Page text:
Headless testing is another option for increasing testing speed while ensuring a high level of confidence in an application’s quality. To understand what is meant by headless testing, we must first understand the meaning of a headless browser. Headless browsers are essentially web browsers that are not equipped with a GUI. When considering the effort to increase testing performance, headless testing should be considered due to its lack of a GUI. The overhead of rendering the web page is essentially eliminated, allowing the tests to simply run in a lightweight manner and complete more quickly, providing almost instantaneous results on application quality. Take a look at Sauce Headless for more information on Sauce Labs venture into the world of headless testing.

Due to its lightweight nature and ability to return quick results, headless is a useful solution for testing an application early on in the development process. This idea of testing early in the development process has a name — It is known as shift-left testing.

I’d be remiss not to mention the benefits of shift-left testing in the effort to improve testing strategy. Shift-left testing refers to the effort to implement testing as early as possible in the development pipeline. When testing begins later in the development cycle, it is more likely that more impactful bugs will be found toward the end of the process. This can make them more expensive to resolve, and could lead to the release schedule being upended.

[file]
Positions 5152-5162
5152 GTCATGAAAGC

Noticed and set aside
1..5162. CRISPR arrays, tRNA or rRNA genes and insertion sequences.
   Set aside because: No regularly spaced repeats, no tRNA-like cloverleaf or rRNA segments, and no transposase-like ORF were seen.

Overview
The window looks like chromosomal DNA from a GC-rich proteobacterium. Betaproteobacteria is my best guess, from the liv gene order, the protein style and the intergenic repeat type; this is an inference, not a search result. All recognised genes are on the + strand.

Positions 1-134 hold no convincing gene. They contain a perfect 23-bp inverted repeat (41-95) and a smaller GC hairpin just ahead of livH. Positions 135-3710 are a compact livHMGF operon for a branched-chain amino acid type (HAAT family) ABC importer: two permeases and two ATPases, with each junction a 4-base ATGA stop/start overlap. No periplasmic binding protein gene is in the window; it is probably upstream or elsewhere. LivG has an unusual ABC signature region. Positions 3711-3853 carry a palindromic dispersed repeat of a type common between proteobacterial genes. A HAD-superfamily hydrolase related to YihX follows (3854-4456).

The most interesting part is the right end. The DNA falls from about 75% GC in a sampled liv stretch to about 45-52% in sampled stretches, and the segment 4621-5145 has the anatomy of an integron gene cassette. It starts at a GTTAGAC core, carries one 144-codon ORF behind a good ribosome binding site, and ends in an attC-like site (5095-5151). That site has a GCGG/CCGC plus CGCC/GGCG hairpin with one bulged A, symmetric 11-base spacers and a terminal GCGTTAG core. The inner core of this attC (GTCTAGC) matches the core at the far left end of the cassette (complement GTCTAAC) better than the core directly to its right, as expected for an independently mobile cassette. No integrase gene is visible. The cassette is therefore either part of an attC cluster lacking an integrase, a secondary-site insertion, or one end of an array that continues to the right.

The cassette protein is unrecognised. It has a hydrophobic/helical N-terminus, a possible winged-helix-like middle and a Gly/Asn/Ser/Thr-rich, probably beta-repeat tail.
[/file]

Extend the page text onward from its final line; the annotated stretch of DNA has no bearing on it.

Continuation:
If these bugs are discovered at a point much earlier in the process, then it’s likely the fix will be simpler and easier to implement, saving developers’ time and other resources down the line. In this way, shift-left testing serves to minimize a lot of the risk and uncertainty in your development schedule. By the time you enter the later stages of the process, you will most likely be dealing with minor bugs rather than major ones.


A high level of software quality can be ensured when a testing strategy is implemented that is both efficient and effective. A huge part of determining whether or not a testing model is efficient is evaluating whether or not the test strategy operates effectively within the time constraints of the release schedule, without the need for the organization to expand upon its current staff to meet its testing needs. Test implementation strategies, such as parallel testing and headless testing, along with high-level concepts such as shift-left testing are effective agents in adding to both test volume and test coverage, while saving time and money for the organization.

Scott Fitzpatrick has over 5 years of experience as a software developer. He has worked with many languages, including Java, ColdFusion, HTML/CSS, JavaScript and SQL.